Friday, March 29, 2013

Extra Incentive To Save

The weekend may be the perfect time to finally get that tax return on file. Before you spend your entire refund, D2D Fund is giving consumers a reason to save a little.

Wednesday, March 27, 2013

Predatory Tax Lien Lending In The Crosshairs of Texas Law Makers?

By Laura Whitley

One of the most expensive loans some consumers encounter are tax lien loans. Consumers use these loans when they are behind on property taxes. While the loans offer temporary relief they come with long term consequences: high interest rates that often take may years to pay off and at times can drive the consumer into deeper financial problems.

"These types of loans come with serious shackles for borrowers and are really a bad deal," says San Antonio Bankruptcy Attorney Gerald Moton.

"Even in a Chapter 13 Bankruptcy, these loans are secured and pay nearly an 18% interest rate!"

A great long term pay off for the lenders but a long painful financial lesson for consumers.

Now Texas law makers are taking a closer look at these types of loans and their predatory nature.  The legislation would require tax lien lenders provide notice to the borrower and bank BEFORE providing the loan.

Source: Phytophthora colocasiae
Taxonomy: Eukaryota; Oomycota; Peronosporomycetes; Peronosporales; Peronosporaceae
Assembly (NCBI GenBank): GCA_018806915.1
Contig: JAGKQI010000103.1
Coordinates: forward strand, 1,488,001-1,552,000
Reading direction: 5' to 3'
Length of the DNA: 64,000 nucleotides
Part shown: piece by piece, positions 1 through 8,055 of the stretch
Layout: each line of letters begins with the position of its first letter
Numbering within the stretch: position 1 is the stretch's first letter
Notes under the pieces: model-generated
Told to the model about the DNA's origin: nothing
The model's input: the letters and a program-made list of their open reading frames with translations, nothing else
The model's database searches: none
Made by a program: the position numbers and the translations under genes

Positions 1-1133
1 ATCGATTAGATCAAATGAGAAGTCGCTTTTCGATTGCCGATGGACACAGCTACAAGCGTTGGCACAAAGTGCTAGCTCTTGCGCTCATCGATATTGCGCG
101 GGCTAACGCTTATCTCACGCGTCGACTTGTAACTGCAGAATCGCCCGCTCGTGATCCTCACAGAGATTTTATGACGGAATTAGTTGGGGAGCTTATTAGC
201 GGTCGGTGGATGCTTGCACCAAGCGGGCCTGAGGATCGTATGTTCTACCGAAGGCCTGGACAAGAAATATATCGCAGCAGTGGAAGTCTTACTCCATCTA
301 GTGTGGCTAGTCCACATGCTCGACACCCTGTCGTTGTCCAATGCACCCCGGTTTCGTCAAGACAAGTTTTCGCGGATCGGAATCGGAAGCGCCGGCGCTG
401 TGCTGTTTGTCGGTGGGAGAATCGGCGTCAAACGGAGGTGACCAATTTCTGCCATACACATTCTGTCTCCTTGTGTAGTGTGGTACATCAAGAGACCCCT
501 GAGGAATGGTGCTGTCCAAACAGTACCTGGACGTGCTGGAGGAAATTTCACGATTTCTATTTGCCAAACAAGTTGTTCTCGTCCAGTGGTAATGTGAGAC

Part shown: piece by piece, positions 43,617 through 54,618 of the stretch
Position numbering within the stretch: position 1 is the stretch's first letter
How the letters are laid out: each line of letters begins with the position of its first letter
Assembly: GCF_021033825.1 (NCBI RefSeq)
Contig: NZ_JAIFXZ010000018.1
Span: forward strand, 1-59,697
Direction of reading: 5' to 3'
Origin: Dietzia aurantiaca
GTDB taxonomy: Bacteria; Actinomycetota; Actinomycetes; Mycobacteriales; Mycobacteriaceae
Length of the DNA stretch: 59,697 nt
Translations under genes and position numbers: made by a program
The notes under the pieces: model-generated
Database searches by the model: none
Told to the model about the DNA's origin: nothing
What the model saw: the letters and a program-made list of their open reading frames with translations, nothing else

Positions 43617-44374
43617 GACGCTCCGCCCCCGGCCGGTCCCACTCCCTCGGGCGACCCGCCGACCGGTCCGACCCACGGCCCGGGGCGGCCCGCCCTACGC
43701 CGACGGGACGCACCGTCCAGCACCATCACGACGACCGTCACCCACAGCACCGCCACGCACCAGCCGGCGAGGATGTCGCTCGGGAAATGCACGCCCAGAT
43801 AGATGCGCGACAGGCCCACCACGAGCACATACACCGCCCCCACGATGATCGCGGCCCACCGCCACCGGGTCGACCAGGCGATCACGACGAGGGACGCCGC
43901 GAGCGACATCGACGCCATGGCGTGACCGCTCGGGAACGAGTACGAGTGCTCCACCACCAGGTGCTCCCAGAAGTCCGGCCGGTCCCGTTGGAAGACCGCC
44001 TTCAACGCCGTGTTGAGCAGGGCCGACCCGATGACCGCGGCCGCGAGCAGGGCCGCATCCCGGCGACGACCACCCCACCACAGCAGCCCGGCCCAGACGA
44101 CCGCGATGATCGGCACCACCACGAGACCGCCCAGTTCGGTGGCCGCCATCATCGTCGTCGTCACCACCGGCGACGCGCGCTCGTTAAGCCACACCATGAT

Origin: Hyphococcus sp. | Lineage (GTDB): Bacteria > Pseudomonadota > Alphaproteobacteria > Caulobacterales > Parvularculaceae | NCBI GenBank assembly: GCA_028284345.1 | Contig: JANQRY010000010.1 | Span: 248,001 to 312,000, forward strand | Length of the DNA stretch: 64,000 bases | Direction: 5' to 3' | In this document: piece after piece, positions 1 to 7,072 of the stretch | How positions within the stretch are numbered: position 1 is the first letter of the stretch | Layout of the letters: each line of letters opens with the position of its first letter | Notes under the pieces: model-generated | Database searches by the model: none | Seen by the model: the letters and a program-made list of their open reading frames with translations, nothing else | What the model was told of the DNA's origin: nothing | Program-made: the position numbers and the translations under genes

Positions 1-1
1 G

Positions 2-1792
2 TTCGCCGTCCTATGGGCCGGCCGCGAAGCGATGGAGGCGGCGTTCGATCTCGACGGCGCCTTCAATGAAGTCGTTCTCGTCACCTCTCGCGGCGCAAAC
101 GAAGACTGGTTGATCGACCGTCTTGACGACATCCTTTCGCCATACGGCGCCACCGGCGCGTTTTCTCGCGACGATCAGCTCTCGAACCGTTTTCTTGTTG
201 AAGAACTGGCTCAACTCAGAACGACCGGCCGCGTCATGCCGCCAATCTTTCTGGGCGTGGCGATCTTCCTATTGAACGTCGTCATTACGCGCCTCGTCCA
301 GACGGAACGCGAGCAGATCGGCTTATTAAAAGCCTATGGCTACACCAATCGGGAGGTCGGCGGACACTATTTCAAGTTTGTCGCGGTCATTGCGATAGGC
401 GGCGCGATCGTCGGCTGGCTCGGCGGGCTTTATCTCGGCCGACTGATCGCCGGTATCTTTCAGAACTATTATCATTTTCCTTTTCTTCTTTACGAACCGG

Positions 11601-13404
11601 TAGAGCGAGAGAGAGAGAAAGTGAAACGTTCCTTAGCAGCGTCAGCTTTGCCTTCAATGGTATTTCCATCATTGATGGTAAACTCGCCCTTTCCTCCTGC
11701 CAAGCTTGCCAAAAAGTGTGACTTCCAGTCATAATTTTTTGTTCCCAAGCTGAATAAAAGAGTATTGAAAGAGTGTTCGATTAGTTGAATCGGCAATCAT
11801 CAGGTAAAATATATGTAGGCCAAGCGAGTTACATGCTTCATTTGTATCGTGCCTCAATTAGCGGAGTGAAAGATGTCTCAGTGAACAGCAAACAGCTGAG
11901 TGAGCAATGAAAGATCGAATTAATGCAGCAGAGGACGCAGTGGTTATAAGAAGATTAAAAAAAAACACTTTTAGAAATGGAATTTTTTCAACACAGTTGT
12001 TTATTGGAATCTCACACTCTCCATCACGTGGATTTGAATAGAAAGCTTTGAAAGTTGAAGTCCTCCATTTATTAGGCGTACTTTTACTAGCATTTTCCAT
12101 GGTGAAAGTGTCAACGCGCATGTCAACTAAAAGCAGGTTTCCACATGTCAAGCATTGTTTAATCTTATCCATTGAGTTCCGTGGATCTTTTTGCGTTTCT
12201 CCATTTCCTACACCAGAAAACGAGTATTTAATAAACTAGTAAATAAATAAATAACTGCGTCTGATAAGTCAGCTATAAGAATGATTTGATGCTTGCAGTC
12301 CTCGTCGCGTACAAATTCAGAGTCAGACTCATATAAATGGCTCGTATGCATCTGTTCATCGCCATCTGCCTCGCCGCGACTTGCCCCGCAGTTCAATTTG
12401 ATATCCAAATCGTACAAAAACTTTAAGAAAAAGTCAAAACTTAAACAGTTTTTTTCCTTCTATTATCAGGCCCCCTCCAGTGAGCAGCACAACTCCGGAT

Monday, March 18, 2013

Tax Return = Extra Money: Not So Fast For Chapter 13 Debtors

From banners promising big refunds and quick service, the signs of tax time are all around.  For many Americans tax season brings an expectation of a extra cash. A little something to help with an unexpected expenses, seed for savings or perhaps a down payment.

However, many people who file for Chapter 13 find tax season brings an unwelcome surprise: a tax return turnover.   Cases filed after January 1, 2010 are subject to an annual return turnover. According information distributed by San Antonio Chapter 13 Bankruptcy Trustee, Mary K. Viegelahn,  this means debtors whose plans are over 36 months and are not paying 100% to general unsecured creditors may be required to turn over their tax return to the trustee.  The trustee may view the return as disposable income that should be distributed to creditors.  

This does not mean Chapter 13 debtors are immune to unexpected expenses. Actually, there are situations where a debtor may be allowed to keep a tax return by the court if proper documentation is filed.  In the case of the Western District of Texas, a request can be filed with the court. The document is known as a Stipulation For Debtor To Retain Tax Refund and your attorney should be able to help you prepare and file it. 
Trustee Viegelahn and many other bankruptcy trustees, request debtors provide them a copy of each year's tax return citing 11 U.S.C. 521(f)(1) of the bankruptcy code.  Not doing so can result in the trustee moving to dismiss your Chapter 13 case.

If you have questions about filing for bankruptcy contact The Law Office of Gerald C. Moton for a free consultation with Mr. Moton.